Goldman Sachs Group Inc. on Monday temporarily closed one of its downtown New York office locations two days after a steam pipe that controls the air conditioning system and cools the computer systems at One New York Plaza malfunctioned.

A Goldman spokeswoman would not say how many employees had to be moved for now to new quarters. However, Doug Winshall, a senior vice president of TrizecHahn Corp., which manages the property, said employees of the investment banking company occupy 15 of the building's 50 floors, or 600,000 square feet.

In a prepared statement, Goldman said its "trading activity in listed markets, options, futures, prime brokerage and other equities businesses continues unaffected, as are operations at Spear, Leeds & Kellogg." The firm "has temporarily withdrawn from market making activity on the Nasdaq, but intends to resume those operations as soon as possible."

The building's tenants were allowed to decide for themselves whether to close their offices there.

Prudential Securities, another tenant at One New York Plaza, kept its offices there open. The company, which occupies about 1.3 million square feet on 20 floors, said it had a backup cooling system.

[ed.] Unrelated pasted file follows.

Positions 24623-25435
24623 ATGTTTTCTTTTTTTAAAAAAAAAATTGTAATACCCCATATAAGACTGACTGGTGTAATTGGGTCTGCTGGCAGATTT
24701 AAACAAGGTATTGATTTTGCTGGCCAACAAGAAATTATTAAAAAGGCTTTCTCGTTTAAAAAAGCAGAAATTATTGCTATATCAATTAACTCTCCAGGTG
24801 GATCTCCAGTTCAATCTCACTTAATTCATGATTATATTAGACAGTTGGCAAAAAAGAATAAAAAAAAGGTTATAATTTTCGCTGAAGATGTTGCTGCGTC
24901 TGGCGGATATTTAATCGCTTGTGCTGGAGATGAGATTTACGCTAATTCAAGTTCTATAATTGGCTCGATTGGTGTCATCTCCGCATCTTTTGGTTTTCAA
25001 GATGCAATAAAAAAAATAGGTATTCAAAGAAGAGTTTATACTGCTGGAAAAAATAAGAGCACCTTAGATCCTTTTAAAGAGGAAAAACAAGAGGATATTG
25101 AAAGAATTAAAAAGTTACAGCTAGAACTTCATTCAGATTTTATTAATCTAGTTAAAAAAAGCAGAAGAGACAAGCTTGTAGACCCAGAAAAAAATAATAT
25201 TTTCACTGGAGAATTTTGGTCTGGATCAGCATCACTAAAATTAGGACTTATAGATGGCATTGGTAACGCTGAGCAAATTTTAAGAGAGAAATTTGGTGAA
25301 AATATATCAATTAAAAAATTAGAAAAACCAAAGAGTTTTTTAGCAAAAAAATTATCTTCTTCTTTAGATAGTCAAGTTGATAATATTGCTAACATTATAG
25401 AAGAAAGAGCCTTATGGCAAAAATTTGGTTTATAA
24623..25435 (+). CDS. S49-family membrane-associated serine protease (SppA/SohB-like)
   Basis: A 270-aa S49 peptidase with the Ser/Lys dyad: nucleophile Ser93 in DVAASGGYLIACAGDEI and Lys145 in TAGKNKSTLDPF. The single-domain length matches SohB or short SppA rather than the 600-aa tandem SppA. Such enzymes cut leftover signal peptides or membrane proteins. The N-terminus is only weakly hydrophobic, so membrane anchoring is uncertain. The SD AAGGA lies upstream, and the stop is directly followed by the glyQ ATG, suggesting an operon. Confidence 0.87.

The building has about 2.5 million square feet of office space and houses 8,000 to 10,000 people, he said.

Goldman Sachs employees who work at One New York Plaza - including equity traders, equity researchers, equity capital markets bankers, and the legal team - were allowed to enter the building to retrieve their belongings and any materials they needed to continue working, employees said.

The company chose to relocate its employees because it has other nearby offices in lower Manhattan, Mr. Winshall said.

Lori Appelbaum, a bank analyst at Goldman, who was working Monday from at the company's 32 Old Slip offices, said her situation was worse than that of most of her colleagues, because she had no telephone or e-mail access.

She said she may be able to return to her One New York Plaza office today, but would more likely be able to do so on Wednesday.

The steam pipe broke on Saturday morning and forced the building's air conditioning to be suspended. By midday Monday a majority of the building's cooling capacity and all of its electrical systems had been restored, TrizecHahn said.

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